Philadelphia’s Sunday Breakfast Rescue Mission isn’t like most soup kitchens these days.
Founded in 1878 by John Wanamaker and John B. Stetson (of Stetson hats), the charitable organization is the third oldest of its kind in the nation. It’s been serving free food to people in need for more than a century, but in March of this year, management began a novel experiment. During daily lunch service at the main facility, a four-story former textile factory on 13th Street behind the Vine Street Expressway, no one stands in line.
Instead, those looking for a free meal enter the cafeteria, pull up seats around cloth-covered tables, and serve themselves.
Large platters are passed from hand to hand as each person spoons their own food onto their plate, exactly how and when they want it. A few might start with a separate salad, for example, and then follow it with the main course, while others heap it right beside their meat. Another set skips the greens entirely. In the end, every plate is different. The only standardized thing across the entire dining hall is that just about everyone is smiling.
While many of us take this kind of dining for granted (it’s how most people usually eat at home), the ability to tweak a meal to your own particular taste — from timing to portion size — is a relative luxury.
“Many of our guests feel helpless in many ways — whether it’s because they don’t have a permanent home or just can’t afford to buy enough food. Family-style dining allows them to have control over something,” says Jarreau Freeman, Sunday Breakfast communications coordinator. “It’s a tiny thing, but instead of getting feeling like they’re getting a handout, they’re helping themselves. It’s empowering.”
The benefits go beyond the opportunity to regain control of something.
“This is definitely a good thing,” remarked Homero Sanchez at a recent lunch, handing a bowl of yellow rice to his right and pulling a platter of pork chops toward him. A six-month member of the Mission’s “Overcomers” program, which takes men committed to making positive change through a daily regimen of learning and recovery classes, he was also assigned to play maitre’d for the day. When the doors to the cafeteria opened at noon, he welcomed guests and helped direct them to open tables.
“Family-style allows people to socialize and conversate,” he said. “It used to be a mad rush for food. Now people talk to each other.”
Bringing people together is central to the philosophy of Sunday Breakfast, said CEO Dick McMillen, who’s been at the helm of the faith-based organization for the past 12 years after several decades running a similar shelter in Lancaster, Pa.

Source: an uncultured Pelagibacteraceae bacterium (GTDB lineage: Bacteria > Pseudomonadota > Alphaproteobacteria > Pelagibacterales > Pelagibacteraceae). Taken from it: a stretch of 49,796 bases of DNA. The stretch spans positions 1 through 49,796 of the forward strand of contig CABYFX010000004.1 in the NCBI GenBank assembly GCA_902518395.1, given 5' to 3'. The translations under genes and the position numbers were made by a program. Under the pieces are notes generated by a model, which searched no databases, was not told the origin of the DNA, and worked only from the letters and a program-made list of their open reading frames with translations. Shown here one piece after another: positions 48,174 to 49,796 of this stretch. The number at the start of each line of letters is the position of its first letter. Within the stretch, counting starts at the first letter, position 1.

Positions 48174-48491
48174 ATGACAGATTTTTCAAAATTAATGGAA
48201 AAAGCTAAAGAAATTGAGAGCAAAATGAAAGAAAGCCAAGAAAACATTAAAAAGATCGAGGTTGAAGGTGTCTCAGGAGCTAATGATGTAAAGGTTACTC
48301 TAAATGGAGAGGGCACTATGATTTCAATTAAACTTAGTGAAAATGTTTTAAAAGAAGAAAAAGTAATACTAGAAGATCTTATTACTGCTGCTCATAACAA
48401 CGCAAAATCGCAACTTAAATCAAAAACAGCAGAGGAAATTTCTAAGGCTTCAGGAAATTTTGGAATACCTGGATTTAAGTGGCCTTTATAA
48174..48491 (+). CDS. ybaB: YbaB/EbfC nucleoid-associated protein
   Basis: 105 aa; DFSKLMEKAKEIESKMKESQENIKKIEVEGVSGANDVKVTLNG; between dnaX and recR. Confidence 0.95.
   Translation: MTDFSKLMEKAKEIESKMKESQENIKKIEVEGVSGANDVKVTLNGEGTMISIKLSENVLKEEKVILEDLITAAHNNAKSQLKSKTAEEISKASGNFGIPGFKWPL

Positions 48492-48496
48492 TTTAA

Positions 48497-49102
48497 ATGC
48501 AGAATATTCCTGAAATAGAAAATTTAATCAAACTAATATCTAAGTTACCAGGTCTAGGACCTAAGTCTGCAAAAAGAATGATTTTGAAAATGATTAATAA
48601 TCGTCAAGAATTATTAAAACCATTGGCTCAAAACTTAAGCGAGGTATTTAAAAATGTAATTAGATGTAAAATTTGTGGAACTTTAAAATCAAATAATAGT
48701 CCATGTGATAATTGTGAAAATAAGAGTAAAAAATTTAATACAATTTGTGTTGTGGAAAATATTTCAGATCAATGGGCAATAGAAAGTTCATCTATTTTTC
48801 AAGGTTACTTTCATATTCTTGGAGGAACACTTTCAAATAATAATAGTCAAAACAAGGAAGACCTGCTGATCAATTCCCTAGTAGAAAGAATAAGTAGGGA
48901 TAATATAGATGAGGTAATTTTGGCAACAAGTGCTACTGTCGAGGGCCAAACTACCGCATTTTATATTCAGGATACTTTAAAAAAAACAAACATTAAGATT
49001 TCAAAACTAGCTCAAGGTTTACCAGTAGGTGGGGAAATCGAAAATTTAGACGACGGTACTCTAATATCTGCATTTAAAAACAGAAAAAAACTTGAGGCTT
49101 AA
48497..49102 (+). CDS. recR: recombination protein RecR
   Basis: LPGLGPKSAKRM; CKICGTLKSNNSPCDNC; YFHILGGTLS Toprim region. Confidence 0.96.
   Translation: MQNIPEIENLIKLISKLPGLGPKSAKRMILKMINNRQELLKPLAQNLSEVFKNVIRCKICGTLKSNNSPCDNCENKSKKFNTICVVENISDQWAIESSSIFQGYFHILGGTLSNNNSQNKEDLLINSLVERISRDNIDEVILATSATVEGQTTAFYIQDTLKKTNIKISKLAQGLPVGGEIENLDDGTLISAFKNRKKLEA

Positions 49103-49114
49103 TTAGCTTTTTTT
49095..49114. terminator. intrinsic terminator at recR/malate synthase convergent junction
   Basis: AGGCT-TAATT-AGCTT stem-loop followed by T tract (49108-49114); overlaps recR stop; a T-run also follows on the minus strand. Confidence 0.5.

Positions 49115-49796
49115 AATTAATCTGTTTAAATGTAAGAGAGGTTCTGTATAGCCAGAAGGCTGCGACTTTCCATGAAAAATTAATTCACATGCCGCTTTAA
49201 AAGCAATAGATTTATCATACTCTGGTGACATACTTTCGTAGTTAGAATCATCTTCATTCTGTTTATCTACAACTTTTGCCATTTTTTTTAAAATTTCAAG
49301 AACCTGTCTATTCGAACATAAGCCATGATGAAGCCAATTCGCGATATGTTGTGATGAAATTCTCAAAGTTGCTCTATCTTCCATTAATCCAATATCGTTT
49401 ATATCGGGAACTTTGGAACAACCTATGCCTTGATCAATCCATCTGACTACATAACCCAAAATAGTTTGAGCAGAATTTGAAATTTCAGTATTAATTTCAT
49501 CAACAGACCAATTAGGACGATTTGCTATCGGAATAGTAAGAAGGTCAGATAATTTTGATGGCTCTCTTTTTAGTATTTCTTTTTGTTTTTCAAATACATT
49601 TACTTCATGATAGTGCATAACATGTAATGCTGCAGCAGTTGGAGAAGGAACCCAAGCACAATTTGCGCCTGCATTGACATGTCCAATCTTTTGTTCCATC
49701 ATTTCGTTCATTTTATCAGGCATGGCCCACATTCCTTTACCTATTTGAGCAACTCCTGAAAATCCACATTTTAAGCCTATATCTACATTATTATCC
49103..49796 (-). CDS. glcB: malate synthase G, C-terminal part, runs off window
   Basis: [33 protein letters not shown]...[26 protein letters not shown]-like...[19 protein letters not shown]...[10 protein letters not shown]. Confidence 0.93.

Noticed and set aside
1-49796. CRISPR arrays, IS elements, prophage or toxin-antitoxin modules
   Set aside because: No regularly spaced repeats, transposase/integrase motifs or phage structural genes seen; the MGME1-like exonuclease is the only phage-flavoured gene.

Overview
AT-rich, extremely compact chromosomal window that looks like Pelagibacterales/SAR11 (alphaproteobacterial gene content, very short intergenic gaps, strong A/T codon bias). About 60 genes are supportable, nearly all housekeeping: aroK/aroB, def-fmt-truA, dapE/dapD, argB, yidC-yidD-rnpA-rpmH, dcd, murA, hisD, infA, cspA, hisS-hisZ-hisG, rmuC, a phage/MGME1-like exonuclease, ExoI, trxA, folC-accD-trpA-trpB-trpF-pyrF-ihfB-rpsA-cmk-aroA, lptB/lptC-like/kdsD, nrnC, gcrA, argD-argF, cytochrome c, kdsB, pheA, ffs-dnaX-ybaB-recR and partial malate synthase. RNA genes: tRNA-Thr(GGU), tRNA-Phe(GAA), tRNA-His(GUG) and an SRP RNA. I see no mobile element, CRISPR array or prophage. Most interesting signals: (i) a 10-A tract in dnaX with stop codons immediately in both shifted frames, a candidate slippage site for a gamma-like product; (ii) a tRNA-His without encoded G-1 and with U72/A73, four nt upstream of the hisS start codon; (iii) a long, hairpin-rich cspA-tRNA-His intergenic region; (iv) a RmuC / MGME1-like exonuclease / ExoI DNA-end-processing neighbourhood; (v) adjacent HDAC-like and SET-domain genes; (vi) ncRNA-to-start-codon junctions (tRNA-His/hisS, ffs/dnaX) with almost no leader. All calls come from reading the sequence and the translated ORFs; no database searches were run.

“Our hope is that those we love, rescue and train will become those that love, rescue and train,” he said. Although it’s run by Christians, people of all beliefs are welcomed without question, McMillen explained. “We’ve had Muslim, Jewish, Catholic and Protestant clients. It’s very difficult to qualify for help here,” he joked. “You just have to show up at the door.”
Sure enough, at the start of lunch service, a volunteer called out instructions for those who abstain from pork (for religious or any other reason) — a set of tables near the top of the room would be served platters of chicken in place of the chops.
Also at the table with Sanchez was Joshua Mills, a homeless 23-year-old man from West Philly who is an aspiring R&B singer. “You always want people to talk to,” he said as he helped himself to a second piece of bread and butter. “Some people don’t want to open up because life has brought them too many blows, but if you’re passing food around, you at least have to acknowledge each other.”
The idea to upend Sunday Breakfast’s service methodology originated as a complement to an equally positive physical change.
Located on the basement level, the dining area was once a drab, cavernous warehouse space. Over the course of the past year, a partnership with the Asian Arts Initiative (which has offices right across the street) and Cecil Baker + Partners Architects completely transformed the room. Oblong windows near the tops of the high walls now let in plenty of sunshine, and large, brightly-colored mats hang from the ceiling, doing double duty as decoration and sound-proofing.
As the renovation progressed, kitchen staff spent months working out the details of how to staff and coordinate the new method. Food service director Julio Arroyo and volunteer coordinator Nick Mendillo took trips to an area school and a summer camp to observe how their cafeterias operated, and came back armed with tips and tricks.
“There’s less set-up since we don’t have to line up all the chafing dishes along the wall and put out burners beneath them,” explains Mendillo, “but we do need twice as many volunteers, because all the food is brought out of the kitchen and placed on tables at approximately the same time.”
“We had a lot of skeptics at first,” he says, but the change was a hit. Within four weeks, lunch crowds had more than doubled in size, swelling from an average of 50 people served at the midday meal to upwards of 120.
The next step will be to extend the family-style service to breakfast and dinner — the Mission serves three meals a day, 365 days a year — which Freeman expects will happen soon.
“It’s really about getting everyone even more engaged in the dining experience,” she says. “We want our volunteers, staff, and most importantly, our homeless guests, to develop stronger relationships and have a deeper understanding that we are all in this fight to end homelessness together.”